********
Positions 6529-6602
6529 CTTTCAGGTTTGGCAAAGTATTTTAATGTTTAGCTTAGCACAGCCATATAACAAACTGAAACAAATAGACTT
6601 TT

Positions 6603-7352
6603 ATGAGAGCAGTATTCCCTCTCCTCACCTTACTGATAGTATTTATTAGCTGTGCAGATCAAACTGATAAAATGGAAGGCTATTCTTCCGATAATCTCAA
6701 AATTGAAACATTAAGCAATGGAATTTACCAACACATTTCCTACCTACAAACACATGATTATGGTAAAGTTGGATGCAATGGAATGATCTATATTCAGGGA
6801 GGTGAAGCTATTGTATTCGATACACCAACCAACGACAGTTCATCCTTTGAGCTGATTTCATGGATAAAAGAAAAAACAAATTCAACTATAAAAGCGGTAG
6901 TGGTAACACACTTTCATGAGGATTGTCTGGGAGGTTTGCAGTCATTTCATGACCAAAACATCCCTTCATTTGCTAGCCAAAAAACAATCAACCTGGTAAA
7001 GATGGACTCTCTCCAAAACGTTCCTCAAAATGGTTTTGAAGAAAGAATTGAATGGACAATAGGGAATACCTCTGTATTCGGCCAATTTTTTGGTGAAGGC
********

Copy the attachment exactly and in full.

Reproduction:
Positions 6529-6602
6529 CTTTCAGGTTTGGCAAAGTATTTTAATGTTTAGCTTAGCACAGCCATATAACAAACTGAAACAAATAGACTT
6601 TT

Positions 6603-7352
6603 ATGAGAGCAGTATTCCCTCTCCTCACCTTACTGATAGTATTTATTAGCTGTGCAGATCAAACTGATAAAATGGAAGGCTATTCTTCCGATAATCTCAA
6701 AATTGAAACATTAAGCAATGGAATTTACCAACACATTTCCTACCTACAAACACATGATTATGGTAAAGTTGGATGCAATGGAATGATCTATATTCAGGGA
6801 GGTGAAGCTATTGTATTCGATACACCAACCAACGACAGTTCATCCTTTGAGCTGATTTCATGGATAAAAGAAAAAACAAATTCAACTATAAAAGCGGTAG
6901 TGGTAACACACTTTCATGAGGATTGTCTGGGAGGTTTGCAGTCATTTCATGACCAAAACATCCCTTCATTTGCTAGCCAAAAAACAATCAACCTGGTAAA
7001 GATGGACTCTCTCCAAAACGTTCCTCAAAATGGTTTTGAAGAAAGAATTGAATGGACAATAGGGAATACCTCTGTATTCGGCCAATTTTTTGGTGAAGGC